PFLUGERVILLE, Texas (KXAN) — Pflugerville approved a rezoning request Tuesday for 93.5 acres of land to build a 3.8 million-square-foot distribution center, which could possibly be home to Amazon.
Neighbors who live near there in the Boh’s Place neighborhood organized a petition to stop the rezoning and spoke out against the plans at Tuesday night’s meeting. Council approved it in a 6-1 vote.
The center would be built off East Pecan Street less than a mile away from State Highway 130.
“It’s just going to bring in more congestion to the area,” said Bohl’s Place resident Neil Ochs.
“Two to 300 semi-trucks coming in every day. I was really upset, I was really upset,” said Bohl’s Place resident Luke Ortega Luper.
Bohl’s Place is a neighborhood of about 200 homes just off of East Pecan Street that could soon be impacted by the distribution center.
“City Council decided on the land during a meeting. They said they were going to change its use,” said Ochs. “Obviously, everybody associated it with Amazon.”
In November, Pflugerville annexed the land for a 4.5-story logistics/distribution center. It would be four times larger than the Amazon center in San Marcos.
“It was almost like [City Council] didn’t want to put out that information because residents would have the same reaction like I’m having,” said Ochs. “Not in my neighborhood.”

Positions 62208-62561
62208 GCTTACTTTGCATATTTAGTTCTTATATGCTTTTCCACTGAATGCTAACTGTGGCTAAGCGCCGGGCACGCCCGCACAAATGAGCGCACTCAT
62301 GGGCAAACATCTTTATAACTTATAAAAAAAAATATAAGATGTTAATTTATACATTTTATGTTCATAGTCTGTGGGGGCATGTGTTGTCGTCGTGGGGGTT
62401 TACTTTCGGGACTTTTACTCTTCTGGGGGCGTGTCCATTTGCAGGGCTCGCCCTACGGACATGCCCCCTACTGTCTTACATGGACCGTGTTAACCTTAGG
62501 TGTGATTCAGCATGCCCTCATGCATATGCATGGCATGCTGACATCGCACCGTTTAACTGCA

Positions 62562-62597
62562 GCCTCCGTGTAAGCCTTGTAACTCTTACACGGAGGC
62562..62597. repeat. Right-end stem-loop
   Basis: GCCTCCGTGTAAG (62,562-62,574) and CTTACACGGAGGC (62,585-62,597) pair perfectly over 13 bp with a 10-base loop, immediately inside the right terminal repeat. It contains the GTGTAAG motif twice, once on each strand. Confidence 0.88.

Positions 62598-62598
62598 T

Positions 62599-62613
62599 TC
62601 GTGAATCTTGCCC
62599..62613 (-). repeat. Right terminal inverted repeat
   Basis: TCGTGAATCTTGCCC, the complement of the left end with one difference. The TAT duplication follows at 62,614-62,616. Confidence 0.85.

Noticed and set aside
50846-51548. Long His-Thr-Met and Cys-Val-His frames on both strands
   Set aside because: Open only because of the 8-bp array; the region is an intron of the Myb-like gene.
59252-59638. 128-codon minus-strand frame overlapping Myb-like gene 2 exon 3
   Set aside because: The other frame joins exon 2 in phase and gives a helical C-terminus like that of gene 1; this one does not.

On Jan. 14, a zoning change for that land went before Pflugerville City Council. Residents at that meeting largely opposed the decision to move forward. Despite that, Pflugerville City Council members voted for it
“They’re coming off 130 a couple miles and putting it right in the middle of a neighborhood,” said Ochs.
Seventy-five people have signed the petition calling for City Council to take a closer look at the ramifications of the project.
“City Council fast-tracked it,” said Luper. “They didn’t even name Amazon in the proposal they passed.”
The proposal is dubbed “Project Charm.” They haven’t officially announced Amazon as the key player because the city is still under a non-disclosure agreement.
The city’s community development team says they’re earnestly pursuing the project because of the potential “capital investment and job creation.”